Saint Romero of El Salvador, but for who?

Monseñor Romero

The views expressed in this blog post are mine alone. They do not represent the views of any entities I am affiliated with in the past, present, or future.

Earlier this month, the Catholic Church announced it would elevate Monsenor Romero into Sainthood. Believers and non-believers can agree that the man is an important figure in Latin American politics, religion, and daily life.

He was a disciple of Christ, surely. But was he a Robin Hood, too? Or maybe a communist supporter? Perception depends on who you ask, but what is for sure is that he was a prominent enough figure in the Cold War to be turned into a Warner Bros. movie.

That’s not being tongue-in-cheek. When discussing Latin America, Central American countries are often overlooked in favour of their larger, South American relatives–Argentina, Chile, Brazil, Colombia, etc. (anyone who wrote a thesis on Central American telecom policy development will know this.)

(Okay, that one was tongue-in-cheek).

Romero is often referred to as a Patron Saint of Latin America. For him to make his way into water cooler chats in North America, and also inspire U2 to write music about the country (as I’ve previously written), is an accomplishment.

Who was Monsenor Romero

For those who are unfamiliar, here’s a very brief/quick summary of who this man was (there’s a lot more to his story. I encourage you to check it out):

Romero was the Archbishop of San Salvador and was a respected figure within his flock.

What separated Romero from other priests was his willingness to publicly speak out against injustices in a time when Latin America was rife with military dictatorships. Economic divides had permeated through the social cracks that had spread through the country (and even now, after the fall of many dictatorships, continues to exist). Unfortunately, as is the case of many Human Rights defenders, this made him a target by those who didn’t like what he had to say.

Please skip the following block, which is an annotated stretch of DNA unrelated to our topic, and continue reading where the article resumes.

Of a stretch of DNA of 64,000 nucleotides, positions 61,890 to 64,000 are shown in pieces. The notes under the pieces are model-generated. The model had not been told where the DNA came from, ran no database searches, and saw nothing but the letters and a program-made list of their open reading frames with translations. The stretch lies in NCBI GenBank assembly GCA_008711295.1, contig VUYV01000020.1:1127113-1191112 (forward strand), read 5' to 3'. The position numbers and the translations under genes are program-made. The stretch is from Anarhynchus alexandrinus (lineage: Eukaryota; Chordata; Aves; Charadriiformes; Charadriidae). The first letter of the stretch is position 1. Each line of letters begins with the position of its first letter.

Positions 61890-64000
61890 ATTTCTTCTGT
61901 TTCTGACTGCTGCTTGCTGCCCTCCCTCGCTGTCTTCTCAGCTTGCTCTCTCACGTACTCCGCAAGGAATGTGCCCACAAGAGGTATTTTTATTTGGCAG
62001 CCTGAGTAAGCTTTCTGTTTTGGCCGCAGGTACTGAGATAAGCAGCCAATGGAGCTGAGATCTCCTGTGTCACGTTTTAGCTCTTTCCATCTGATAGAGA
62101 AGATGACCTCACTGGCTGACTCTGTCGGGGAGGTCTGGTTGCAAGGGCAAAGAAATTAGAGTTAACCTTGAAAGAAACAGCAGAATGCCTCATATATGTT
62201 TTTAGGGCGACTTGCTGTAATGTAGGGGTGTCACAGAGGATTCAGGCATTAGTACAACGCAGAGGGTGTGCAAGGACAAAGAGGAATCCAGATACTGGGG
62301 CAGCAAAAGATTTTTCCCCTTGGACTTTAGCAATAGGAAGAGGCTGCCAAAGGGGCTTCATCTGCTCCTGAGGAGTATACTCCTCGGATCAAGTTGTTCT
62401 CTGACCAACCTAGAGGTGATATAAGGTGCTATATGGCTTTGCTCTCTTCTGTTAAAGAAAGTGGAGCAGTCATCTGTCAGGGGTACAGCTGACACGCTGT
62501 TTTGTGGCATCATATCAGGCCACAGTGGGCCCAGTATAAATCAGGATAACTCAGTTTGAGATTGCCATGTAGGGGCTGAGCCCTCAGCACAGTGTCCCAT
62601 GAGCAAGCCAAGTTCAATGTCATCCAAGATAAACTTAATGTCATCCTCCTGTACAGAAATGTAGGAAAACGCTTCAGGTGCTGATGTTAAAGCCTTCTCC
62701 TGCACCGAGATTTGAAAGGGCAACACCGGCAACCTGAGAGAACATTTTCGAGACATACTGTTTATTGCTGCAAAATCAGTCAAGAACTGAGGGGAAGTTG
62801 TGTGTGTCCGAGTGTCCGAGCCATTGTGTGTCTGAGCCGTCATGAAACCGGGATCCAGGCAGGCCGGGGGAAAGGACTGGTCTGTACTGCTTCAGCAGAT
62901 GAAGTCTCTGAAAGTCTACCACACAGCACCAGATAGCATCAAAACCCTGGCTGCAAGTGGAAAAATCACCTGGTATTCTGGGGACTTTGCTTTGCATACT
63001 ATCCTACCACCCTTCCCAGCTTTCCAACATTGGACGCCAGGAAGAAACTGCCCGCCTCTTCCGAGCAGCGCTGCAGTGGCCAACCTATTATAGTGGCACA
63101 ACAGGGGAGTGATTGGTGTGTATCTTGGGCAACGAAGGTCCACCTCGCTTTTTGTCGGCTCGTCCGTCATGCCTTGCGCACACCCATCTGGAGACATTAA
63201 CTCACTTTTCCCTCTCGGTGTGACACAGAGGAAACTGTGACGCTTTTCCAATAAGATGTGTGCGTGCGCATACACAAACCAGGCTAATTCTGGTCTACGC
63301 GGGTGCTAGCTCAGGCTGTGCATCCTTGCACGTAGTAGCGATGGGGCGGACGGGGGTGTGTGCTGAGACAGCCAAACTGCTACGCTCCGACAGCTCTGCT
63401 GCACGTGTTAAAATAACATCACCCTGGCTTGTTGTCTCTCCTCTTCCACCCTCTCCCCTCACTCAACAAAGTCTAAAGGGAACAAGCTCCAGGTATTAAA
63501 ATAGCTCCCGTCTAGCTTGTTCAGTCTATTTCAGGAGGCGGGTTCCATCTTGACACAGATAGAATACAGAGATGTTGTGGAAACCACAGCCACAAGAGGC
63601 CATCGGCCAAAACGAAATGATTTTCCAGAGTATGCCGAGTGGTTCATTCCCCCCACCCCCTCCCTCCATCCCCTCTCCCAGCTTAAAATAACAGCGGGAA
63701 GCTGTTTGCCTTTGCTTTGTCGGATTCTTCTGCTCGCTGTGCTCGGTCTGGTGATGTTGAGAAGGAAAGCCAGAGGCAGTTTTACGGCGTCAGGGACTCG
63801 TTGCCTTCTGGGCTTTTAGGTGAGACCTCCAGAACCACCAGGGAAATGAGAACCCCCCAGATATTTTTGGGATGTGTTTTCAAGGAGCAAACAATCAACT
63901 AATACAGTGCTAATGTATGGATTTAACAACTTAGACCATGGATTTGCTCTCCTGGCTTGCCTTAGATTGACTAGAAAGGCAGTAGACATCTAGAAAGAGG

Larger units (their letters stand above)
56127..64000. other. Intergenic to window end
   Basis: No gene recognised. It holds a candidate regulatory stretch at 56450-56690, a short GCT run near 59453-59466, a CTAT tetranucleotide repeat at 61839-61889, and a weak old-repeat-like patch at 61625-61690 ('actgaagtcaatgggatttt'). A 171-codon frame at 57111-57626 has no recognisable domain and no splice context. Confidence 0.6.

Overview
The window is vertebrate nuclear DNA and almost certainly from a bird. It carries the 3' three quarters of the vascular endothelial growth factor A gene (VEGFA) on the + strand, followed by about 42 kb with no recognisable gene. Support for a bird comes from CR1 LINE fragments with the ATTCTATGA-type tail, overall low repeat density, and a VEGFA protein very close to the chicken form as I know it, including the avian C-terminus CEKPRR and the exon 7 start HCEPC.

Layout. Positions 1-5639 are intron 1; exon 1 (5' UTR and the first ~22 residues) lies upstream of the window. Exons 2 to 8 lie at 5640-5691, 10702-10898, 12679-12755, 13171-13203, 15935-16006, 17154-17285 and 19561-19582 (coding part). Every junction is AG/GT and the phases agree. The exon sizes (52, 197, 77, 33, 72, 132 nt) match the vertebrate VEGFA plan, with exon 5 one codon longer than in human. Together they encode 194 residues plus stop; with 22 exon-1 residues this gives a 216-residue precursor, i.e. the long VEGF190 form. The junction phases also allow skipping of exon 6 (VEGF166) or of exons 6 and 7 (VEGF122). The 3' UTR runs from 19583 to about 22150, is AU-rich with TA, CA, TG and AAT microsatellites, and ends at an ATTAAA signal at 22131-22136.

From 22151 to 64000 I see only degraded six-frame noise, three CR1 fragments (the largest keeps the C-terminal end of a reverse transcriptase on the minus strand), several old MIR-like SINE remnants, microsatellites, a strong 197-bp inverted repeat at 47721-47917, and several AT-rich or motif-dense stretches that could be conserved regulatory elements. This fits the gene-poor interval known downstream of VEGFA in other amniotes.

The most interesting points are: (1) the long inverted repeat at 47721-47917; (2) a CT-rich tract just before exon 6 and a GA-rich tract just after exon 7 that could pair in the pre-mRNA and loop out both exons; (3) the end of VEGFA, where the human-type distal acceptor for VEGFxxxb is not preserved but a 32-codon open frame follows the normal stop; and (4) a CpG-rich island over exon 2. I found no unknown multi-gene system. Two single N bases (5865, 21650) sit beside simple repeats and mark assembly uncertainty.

In 1980, just one day after calling on soldiers to turn the other cheek and disobey orders (which implicated human rights violations), Romero was shot dead while celebrating mass. It’s unclear who shot him, but a UN truth commission found that his death was orders by the country’s prominent right-wing death squad leader, Roberto D’Aubuisson. El Faro, a Salvadoran online investigative journalist website, dug into the story in the late 2000s and claims they spoke with a person implicated in the plot. That person implicated d’Aubuisson.

His assassination was a catalyst in driving the war. Guerilla groups quickly claimed him a martyr. The war lasted fourteen years, and since then, Romero has been elevated to “hero” status by many Salvadorans, including those in the political realm.

Saint Romero, but for who?

Romero embodied humility. While I support the recognition he has garnered, the name that has taken the place of the hero troubles me.

National heroes emerge based on who people identify with. Canada has its own list of national heroes: Terry Fox, Margaret Atwood, Gord Downie. The list is as long as the 401.

Romero’s name, though, has been mixed with politics to the point where his message has been diluted as if it were used in a game of “telephone.” The game has been played by both the Left (FMLN, former guerilla group) and, ironically, the Right (ARENA).

For instance, ARENA mayoral candidates promised in 2016 that, if they had won their municipal elections, they would build monument honouring Romero and name prominent streets after him. The rationale is that it would be appropriate to honour the significant contributions of a man of Salvadoran heritage to global peace and harmony (the argument might have merit – after all, Kingston has their “Tragically Hip Way”).

But does that justify not investing resources to address complex issues, such as investing in social programs? The FMLN, on the other hand, continues to build on Romero’s legacy to fit within their political brand of the former good guy guerillas who want to make El Salvador prosperous and just.

In reality, since the end of the country’s civil war, both parties have 1) shown ineptitude and have not accomplished their goals, 2) have been caught up in corruption scandals, and 3) have failed to respect basic human rights. Even the most hard-core left-wing FMLN supporters would have to admit that since it came into power 10 years ago, the party have come up far short in growing the country (I’m trying to stay in the middle here, but FMLN has been in power for the last nine years).

So in spite of what’s going on in El Salvador, it’s important to not forget that a man died at the altar, shot through the heart, fighting for real, important causes: Human Rights. The ability to live free of oppression. Anti-corruption. The willingness to love his brothers and sisters.

Simply put, Romero has been elevated to hero status. The status is well-deserved and should be respected. But for us to truly embrace the messages he died promoting, we should bring his status back to earth.


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